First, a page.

Hi, Phyllis!

      Have you ever realized that Yoga and Religion are synonyms?

      If you doubt it look up sanskrit dictionary.

      Om Tat Sat.

  • as someone who has been to India 4 times and who has seen non-Indian Hindus not allowed into the inner sanctums of temples, I wonder, i.e., if JR has truly converted, if she will be allowed into the inner sanctums of temples.

  • From the knowledge I have as one who has been to India, and has academically studied about India and its traditions, the very name ‘Hinduism’ is not very accurate, since it has so many different beliefs and sects, some contradictory to others. Originally it is all very tightly connected to the Varna (“color” – cast) system, which comes from the Purusha Sukta in the Rig Veda. The one where the gods sacrifice and dissect a huge prototype of “man” – Purusha, the original man, and from sacrificing every part of his body came all those varnas, casts we know of today. Western man isn’t one of those casts- we have no place in the varna system (‘untouchables’ don’t have a place in the system either). A person’s varna is his Dharma- by staying in his cast and acting the way he is supposed to, he keeps the “order”, the dharma- both the cosmic and the social.
    According to those beliefs one is born into a certain cast according to his karma. One cannot get out of a cast once he was born into it, and as an untouchable cannot become a Kshatrya or even Shudra, accordingly a western man, should not be able to become one either, and thus cannot actually become a Hindu. He can however accept the Hindu beliefs, the Vedas, the gods and so on.

    Yet, the Sanatana Dharma (‘Hinduism’) went through many changes during the years, starting with the Upanishads, and later on such classics as Ramayana and Mahabharata. The ideal of “Dharma” or “Order” – in a cosmic, social and personal sense began to change. In the Upanishads for example, in one story a guru accepts a student without a clear knowledge of his cast (he should be one of the upper 3 – Brahmin, Kshatrya or Vaishya ), since the boy didn’t know who his father was, and his mother was a simple servant. The guru told the boy he must be a brahmin since he speaks truthfully. Thus for the first time we see that a way of conduct or behavior can determine one’s cast, and not his birth. This was a revolutionary idea back then – about 7th century B.C, and now things have changed even more. So it should not be surprising that these days a western person can convert to Hinduism.

    In fact, the classical Yoga is a clear expression of the revolution that happened in India around the 7th century B.C – the original Yogis, would leave society and every material possession behind and go into the forest, to live alone, with minimum food, practice meditation and attain liberation. They deserted the very basis of what made ‘Hinduism’ – the Dharma, they deserted their role in the social and cosmic system of the Varna. In a way, Yoga was a revolutionary act against the known system, and in the old days there was a big conflict between Dharma and Moksha. With time philosophies such as Sankhya and Advaita emerged, different sects of Yoga also emerged. And as it is the beauty of ‘Hinduism’ – they all were accepted as legitimate paths (just as Buddha was later embraced as an avatar of Vishnu, even though Buddha went against Hinduism in his day).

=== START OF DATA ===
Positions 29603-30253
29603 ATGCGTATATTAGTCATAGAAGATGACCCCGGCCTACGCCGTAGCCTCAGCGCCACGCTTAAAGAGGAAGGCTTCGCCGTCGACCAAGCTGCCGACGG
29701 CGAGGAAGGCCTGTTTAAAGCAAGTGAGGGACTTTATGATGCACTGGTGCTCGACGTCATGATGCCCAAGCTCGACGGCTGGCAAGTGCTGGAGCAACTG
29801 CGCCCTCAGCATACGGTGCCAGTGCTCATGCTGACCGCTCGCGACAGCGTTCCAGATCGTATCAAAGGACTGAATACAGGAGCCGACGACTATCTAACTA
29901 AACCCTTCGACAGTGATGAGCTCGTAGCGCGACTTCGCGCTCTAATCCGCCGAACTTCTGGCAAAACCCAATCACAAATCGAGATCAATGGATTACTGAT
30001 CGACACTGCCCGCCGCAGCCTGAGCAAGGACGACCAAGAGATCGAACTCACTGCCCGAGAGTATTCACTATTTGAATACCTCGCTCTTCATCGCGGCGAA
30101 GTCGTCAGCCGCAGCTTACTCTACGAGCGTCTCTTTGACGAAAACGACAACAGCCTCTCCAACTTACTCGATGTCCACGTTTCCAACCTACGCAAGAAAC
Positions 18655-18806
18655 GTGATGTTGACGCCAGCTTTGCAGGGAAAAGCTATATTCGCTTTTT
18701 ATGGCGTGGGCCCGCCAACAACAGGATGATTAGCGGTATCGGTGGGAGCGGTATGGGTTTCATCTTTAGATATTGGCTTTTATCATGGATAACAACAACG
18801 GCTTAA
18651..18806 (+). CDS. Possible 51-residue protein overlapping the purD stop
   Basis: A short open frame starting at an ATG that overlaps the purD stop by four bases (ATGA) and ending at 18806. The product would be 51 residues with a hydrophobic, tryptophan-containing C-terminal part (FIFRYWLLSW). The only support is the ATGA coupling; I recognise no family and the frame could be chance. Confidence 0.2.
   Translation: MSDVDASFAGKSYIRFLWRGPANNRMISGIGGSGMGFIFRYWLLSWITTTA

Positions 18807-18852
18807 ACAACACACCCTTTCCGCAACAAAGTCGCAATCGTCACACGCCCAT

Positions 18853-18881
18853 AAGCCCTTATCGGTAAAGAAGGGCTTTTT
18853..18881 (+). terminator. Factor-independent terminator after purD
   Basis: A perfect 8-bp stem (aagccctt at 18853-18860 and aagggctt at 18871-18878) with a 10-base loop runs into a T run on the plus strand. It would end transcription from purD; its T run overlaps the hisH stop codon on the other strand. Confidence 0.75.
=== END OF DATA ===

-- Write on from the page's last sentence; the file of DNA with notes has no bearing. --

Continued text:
There are different paths of Yoga, obviously the westernized “yoga” mainly emphasizes Hatha yoga- the physical practices of asana and pranayama. Yet even if you look into the Yoga sutras of Patanjali it is very obvious that Yoga is not a “Godless” practice at all. For example, in Sadhana pada: 2.45. “By sacrificing all to Ishvara comes Samadhi.”
    There is the practice of Ishvarapranidhana – complete surrender and love for God, which may as well be the surrender and love for the divinity in ourselves.

    When it comes to the more subtle philosophies and practices of the system of Yoga, we may indeed often encounter a lot of reference to Hindu deities, such as Shiva, Shakti and Ganesh. Indeed Yoga is connected to Hinduism- it is its source. We do not have to believe in those deities of course, and may choose to look at them symbolically, but as one deepens his practice and studies more, there are plenty of such encounters.

    I think Yoga can certainly be practiced without the belief in Hindu deities, and without any connection to religion, but it is a practice that requires a certain level of faith in whatever it is you may want to call “God”, the infinite. Even when speaking of the asana practice, Patanjali says: 2.47. “By lessening the natural tendency (for restlessness) and meditating on the unlimited, posture becomes firm and pleasant.”

    As for Julia, she may do as she pleases, of course. I don’t think there will be many more converts to Hinduism any time soon, either. It’s not as attractive to westerners as Buddhism or Kabbalah and unlike the Kabbalah center or Scientology, it doesn’t seek any new believers.


    • A true Indian

      All English people , I will suggest , go to gym to be fit…. but If You want realize true spiritual satisfaction , healthy & keeping body & mind peaceful , then do Yoga . Yoga is just one Great element of Hinduism & there lots more . Buddhism , Jain, Sikhs are just sub-sects of Hinduism or Sanatana Dharma. That why , Hypocrites failed to bring separate Buddhism Religion in India . Its is dead. Truth always wins .. Jai Hind!!!

  • Phyllis